Semi vs Pump shotguns

The SuperNova fixed the LOP issue, but it "is" their budget gun..

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So low speed, i'm in Park.

"I could stand to hear a little more.." Jayne

Training is brief. Death is forever. PAY ATTENTION.

Joined: 6/14/03 1:02 PM

I bought a Benelli Supernova Tactical (SNT) on a whim a couple years ago. I was taking a shotgun course that highly recommended rifle sights for slugs and all I had at the time was a Remington 870 Super Magnum  with an XS Big Dot bead sight that I converted to an HD gun. Anyway, I acquired my Benelli SNT through private channels for much cheaper than buying a new Remington 870P or Mossberg 590. It already came with a Tac-Star (I know, I know) extended mag tube and a light ring (forget what manufacturer) for a WML. All I added was a Mesa Tactical 6-rd. Shell holder. 

I was able to put the gun through its paces at the Spartan Tactical 2-day Advanced Tactical Shotgun course. This was my first ever Shotgun training course. 500 rds of Birdshot (Federal bulk target loads from Wal-Mart), 200 rds of Buckshot (Fiocchi), 30 Slugs (Remington Slugger) , and about 100 rds of 9mm (Fiocchi 115gr). Man, running a pump gun gave me sore muscles I never knew I had, but I LOVED it and re-kindled my love for the scattergun. 

https://teamspartan.com/teamsp...l_Shotgun_Course.htm

Anyway...the performance of the Benelli SNT was nothing short of impressive. I kept up with, and in some cases, out paced many high-end autoloaders. Two of three Benelli M4s in class kept choking. Two Benelli M2s in class were jam-o-matics (one was straight out of the box and not "broken in" and the other was modded with aftermarket parts and springs, once the owner replaced the factory springs, it worked again). Me and another guy ran Benelli SNTs and our guns never skipped a beat. The only other pumps in class were Remington 870s and they didn't have problems, either. I recall a really finnicky Mossberg 930 SPX and two Beretta 1301s and an FN SLP that ran just fine. After all I've seen, I can understand the desirability of reliability in a pump gun. In a final round-robin, to the last man shooting drill, I took 2nd place with my Benelli SNT; losing to a highly modified Benelli M4 H2O with an Aimpoint T1. I'm not even mad considering my gun was a pump that cost about 1/4 of the price!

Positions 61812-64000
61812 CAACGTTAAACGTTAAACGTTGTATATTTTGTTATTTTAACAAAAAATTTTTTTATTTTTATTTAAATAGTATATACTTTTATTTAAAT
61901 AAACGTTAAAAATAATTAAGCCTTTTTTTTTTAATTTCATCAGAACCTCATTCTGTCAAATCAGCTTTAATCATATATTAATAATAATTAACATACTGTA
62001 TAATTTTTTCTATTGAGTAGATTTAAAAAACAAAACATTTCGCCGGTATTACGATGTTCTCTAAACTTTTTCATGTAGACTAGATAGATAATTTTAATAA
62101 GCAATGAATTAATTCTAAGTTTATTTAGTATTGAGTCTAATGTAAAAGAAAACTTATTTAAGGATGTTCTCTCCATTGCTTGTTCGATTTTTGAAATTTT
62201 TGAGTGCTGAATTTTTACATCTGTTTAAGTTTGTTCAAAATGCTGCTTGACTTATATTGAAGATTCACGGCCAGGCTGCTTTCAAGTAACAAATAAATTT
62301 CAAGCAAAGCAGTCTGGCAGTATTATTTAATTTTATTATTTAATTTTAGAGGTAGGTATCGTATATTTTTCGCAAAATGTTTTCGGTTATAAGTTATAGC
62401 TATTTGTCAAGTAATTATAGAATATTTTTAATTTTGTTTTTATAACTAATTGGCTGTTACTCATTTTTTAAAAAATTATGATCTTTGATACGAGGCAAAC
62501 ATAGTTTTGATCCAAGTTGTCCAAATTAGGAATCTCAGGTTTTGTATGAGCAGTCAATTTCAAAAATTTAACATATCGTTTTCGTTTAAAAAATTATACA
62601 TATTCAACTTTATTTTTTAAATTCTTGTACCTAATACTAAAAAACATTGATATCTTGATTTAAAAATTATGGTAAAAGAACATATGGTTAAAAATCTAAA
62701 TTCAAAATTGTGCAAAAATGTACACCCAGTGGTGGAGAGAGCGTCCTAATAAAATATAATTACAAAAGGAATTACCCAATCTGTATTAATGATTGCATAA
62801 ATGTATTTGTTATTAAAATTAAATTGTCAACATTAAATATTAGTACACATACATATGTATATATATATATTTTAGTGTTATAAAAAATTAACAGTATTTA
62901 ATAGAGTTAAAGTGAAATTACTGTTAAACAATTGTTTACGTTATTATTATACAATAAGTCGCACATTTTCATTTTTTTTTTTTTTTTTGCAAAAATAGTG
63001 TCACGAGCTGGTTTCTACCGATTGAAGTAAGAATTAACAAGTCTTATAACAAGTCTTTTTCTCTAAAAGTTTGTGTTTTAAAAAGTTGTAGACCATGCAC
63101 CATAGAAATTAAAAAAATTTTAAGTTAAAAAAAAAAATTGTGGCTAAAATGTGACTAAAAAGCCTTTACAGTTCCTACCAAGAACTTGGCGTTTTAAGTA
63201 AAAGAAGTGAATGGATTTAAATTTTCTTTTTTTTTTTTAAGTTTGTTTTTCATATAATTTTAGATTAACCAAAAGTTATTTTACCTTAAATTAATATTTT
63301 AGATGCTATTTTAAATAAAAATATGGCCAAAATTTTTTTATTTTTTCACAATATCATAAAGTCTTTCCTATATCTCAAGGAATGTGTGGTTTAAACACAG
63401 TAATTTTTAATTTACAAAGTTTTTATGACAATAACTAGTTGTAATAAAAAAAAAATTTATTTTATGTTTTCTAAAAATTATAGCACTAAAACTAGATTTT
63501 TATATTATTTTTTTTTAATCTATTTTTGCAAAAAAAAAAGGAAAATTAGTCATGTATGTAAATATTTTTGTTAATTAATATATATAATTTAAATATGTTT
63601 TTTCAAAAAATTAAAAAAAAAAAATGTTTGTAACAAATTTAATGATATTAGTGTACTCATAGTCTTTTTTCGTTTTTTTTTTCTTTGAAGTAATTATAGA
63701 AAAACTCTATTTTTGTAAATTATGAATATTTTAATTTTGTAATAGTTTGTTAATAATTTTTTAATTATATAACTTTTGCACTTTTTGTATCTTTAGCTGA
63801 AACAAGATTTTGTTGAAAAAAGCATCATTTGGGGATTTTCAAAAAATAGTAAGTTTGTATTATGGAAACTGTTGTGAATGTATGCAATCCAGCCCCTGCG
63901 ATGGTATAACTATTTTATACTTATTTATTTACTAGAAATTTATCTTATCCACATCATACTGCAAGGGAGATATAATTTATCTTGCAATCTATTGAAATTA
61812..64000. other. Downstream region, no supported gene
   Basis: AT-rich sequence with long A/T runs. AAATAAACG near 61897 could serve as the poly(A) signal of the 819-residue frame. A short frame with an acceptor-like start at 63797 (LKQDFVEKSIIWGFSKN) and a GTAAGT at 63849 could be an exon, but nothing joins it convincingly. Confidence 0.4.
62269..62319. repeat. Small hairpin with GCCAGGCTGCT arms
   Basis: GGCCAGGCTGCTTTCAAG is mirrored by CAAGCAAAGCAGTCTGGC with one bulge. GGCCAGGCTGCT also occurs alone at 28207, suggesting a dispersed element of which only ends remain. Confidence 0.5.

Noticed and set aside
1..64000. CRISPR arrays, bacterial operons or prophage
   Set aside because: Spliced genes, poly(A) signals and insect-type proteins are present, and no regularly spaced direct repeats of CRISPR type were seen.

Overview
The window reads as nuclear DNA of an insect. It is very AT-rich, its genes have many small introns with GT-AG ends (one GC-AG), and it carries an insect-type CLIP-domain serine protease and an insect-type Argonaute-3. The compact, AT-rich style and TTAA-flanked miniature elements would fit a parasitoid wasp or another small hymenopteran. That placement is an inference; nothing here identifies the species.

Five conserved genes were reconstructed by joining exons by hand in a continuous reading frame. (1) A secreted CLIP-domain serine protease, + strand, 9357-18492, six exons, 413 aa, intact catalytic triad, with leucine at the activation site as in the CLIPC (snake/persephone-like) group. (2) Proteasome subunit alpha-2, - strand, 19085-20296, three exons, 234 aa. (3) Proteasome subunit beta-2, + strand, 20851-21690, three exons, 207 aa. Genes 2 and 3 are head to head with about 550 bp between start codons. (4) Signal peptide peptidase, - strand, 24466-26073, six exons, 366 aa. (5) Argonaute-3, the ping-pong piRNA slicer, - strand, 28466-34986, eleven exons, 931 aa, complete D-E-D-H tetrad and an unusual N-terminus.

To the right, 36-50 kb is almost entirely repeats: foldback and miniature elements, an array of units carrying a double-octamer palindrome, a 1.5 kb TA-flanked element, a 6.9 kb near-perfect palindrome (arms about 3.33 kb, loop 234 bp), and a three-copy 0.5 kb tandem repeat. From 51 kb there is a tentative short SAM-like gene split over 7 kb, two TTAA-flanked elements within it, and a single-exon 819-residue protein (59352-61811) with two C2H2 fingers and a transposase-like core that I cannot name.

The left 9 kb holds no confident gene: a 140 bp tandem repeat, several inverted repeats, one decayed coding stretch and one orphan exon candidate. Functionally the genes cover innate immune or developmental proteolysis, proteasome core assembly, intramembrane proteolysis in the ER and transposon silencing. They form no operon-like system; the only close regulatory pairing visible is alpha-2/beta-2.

The Benelli pump guns have very little aftermarket, but they are an excellent, quality no-frills shotgun. The SNT has since replaced my 870 as my bedside gun. 

_______________________

"The only thing necessary for the triumph of Evil is for good men to do nothing." ~Edmund Burke

 

"You are here to put in work...If you know AR 670-1 better than FM 7-8, get the fuck out of my face." ~MickFury

I've been keeping my eyes on the Beretta 1301 and I like what I'm seeing out of Aridus.

However, am I the only one that sees a problem with the weight of their shell carrier? The whole contraption is stated to weigh 7.8oz (they say the weight is the same as 6 rounds of 00). The carriers weigh 4.9oz.

My 870 is set up with velcro and some ESSTAC 7rd cards. No idea what the weight is, but it isn't much.

Any pros/cons for the Aridus shell carriers compared to the velcro ESSTAC cards?

(Any justification for spending $165 for a mount and a carrier plus $43 per extra carrier when I can spend $2 for a mount, and $15 per carrier?)

I just don't see it, but I have also never run a shotgun anything like hard and have zero clue as to the durability of either product under such use.

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"A pistol is what you carry when you do not expect a problem. If you expect a problem you can't avoid, and you are not taking a long gun, you are not very smart." - DM

 

Joined: 04Nov2007         Location: Indiana

Been running the same 3 gun gear side saddle (Velcro card type) for many years on a Benelli and totally satisfied with it.